NSF SBE Advisory Committee Highlights National Secure Data Service, Directorate Updates
NSF SBE Advisory Committee Highlights National Secure Data Service, Directorate Updates
 
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May 2021

The National Science Foundation’s (NSF) Social, Behavioral, and Economic (SBE) Sciences Advisory Committee held its spring meeting on May 6–7. The meeting covered a range of topics, including an update on new funding opportunities from SBE; a conversation on broader impacts; and discussion on initiatives SBE is undertaking to address discrimination, bias, and equity.

The advisory committee heard from several experts on the development of the National Secure Data Service (NSDS) and its potential future home in the National Center for Science Engineering and Statistics (NCSES). The NSDS, recommended by the Commission on Evidence-based Policymaking (CEP) as part of using data for building evidence, would facilitate secure data linkages across federal agencies.

Nancy Potok, former chief statistician of the United States, provided an overview of the CEP’s work and the Foundations for Evidence-based Policymaking Act, which incorporated many of the CEP’s recommendations. She also described some of the key attributes of an NSDS, including transparency and trust, independence, and intergovernmental support. In considering the best place to house the NSDS, a recent report recommended establishing a Federally-Funded Research Data Center (FFRDC) at NCSES, to limit political interference and to support data enclaves and microdata. As a federal statistical agency, NCSES has the protections afforded to it under the Confidential Information Protection and Statistical Efficiency Act.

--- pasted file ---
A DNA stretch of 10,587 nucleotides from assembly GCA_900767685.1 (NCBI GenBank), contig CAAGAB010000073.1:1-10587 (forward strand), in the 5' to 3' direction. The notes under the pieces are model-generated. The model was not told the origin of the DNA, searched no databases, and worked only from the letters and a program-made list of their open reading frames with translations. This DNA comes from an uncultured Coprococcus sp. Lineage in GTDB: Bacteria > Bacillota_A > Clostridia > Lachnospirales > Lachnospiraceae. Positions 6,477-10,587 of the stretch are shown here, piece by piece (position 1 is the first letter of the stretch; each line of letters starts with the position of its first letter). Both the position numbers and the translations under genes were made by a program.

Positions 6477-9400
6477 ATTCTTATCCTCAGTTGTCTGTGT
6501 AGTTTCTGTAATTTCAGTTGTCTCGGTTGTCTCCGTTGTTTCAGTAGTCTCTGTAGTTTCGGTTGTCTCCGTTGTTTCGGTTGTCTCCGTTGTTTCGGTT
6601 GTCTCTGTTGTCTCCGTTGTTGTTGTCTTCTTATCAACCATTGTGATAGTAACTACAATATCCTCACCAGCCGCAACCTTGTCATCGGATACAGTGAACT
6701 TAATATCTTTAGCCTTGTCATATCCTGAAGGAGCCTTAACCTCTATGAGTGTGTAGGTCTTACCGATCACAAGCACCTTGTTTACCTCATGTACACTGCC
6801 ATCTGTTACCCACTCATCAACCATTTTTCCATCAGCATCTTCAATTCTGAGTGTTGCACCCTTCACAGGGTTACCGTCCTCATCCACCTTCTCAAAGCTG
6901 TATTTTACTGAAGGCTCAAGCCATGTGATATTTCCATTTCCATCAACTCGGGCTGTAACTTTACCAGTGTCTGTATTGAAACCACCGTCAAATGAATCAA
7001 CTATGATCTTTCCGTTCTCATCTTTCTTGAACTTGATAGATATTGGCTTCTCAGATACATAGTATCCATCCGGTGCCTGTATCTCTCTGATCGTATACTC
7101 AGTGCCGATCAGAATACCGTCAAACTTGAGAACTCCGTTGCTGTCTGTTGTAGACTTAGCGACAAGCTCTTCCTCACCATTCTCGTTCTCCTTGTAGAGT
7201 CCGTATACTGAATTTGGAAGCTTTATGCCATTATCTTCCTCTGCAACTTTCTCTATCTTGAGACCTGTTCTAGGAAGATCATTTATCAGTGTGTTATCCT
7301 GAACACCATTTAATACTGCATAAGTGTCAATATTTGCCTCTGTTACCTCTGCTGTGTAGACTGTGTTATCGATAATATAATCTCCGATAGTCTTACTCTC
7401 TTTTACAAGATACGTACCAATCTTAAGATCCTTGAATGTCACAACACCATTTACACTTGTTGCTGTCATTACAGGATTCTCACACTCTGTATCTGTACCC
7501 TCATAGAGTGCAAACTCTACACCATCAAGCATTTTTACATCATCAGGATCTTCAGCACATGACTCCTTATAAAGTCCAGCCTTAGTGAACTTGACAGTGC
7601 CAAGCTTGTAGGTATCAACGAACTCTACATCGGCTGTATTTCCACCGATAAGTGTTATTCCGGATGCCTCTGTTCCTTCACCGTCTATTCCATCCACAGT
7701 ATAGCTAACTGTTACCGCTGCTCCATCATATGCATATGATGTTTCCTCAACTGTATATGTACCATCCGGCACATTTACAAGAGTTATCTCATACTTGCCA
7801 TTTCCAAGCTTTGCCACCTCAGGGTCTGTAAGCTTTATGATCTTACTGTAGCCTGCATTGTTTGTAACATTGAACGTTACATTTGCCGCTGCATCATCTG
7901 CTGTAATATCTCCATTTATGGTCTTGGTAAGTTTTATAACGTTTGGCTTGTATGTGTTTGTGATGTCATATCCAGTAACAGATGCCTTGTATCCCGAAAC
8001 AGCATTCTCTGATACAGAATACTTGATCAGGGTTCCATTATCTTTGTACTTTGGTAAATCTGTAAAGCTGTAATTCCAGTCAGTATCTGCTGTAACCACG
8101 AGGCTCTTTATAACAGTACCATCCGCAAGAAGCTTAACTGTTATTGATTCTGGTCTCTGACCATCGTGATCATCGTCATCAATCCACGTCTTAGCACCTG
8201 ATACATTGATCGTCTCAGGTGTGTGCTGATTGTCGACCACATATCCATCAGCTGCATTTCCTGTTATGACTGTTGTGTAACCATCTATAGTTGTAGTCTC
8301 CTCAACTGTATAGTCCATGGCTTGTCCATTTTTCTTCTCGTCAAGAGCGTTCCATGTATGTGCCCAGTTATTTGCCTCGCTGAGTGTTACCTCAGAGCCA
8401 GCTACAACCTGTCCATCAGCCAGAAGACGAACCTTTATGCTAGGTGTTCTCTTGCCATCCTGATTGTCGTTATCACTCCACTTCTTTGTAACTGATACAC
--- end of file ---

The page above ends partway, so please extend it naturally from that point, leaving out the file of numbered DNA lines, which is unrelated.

AERA recently concurred with ongoing efforts to house the NSDS in a FFRDC at NCSES, including in comments in February to the Advisory Committee on Data for Evidence Building. In those comments, AERA Executive Director Felicce J. Levine wrote, “With the experience of NSF with FFRDCs and NSF’s role as an independent agency with the mission of the wellbeing of science, NCSES is well situated as a statistical agency to take on this responsibility.”

Amy O’Hara, Research Professor, Massive Data Institute, and Executive Director, Federal Statistical Research Data Center, McCourt School of Public Policy, Georgetown University, detailed the assets and liabilities that federal agencies would have in implementing an NSDS. She also highlighted some considerations on the minds of federal agencies: tiered access, privacy tradeoffs, communications, and return on investments.

Vipin Arora, deputy director of NCSES, provided insight on the NSF role in developing an NSDS through partnerships and with the leadership of NCSES director Emilda Rivers on the Advisory Committee on Data for Evidence-Building. Daniel Goroff, director of the SBE Division of Social and Economic Sciences, explained some of the issues regarding differential privacy in facilitating data linkages.

The meeting also highlighted the investments that were made to inform the response to COVID-19 and future pandemics. These activities included the Societal Experts Action Network and a White House Office of Science and Technology Policy epidemiological summit held in November 2020, which emphasized the role of social and behavioral sciences in developing modeling strategies to prevent future pandemics. Findings from Rapid Response Research (RAPID) grants were also featured, including a study in progress in Connecticut that is using a remote reading program informed by research on reading acquisition for young learners to address potential impacts of lost in-person instructional time on reading skills for K–2 students.

The NSF Education and Human Resources Advisory Committee will take up similar issues on broadening participation and equity during its forthcoming meeting on May 26–27.

 
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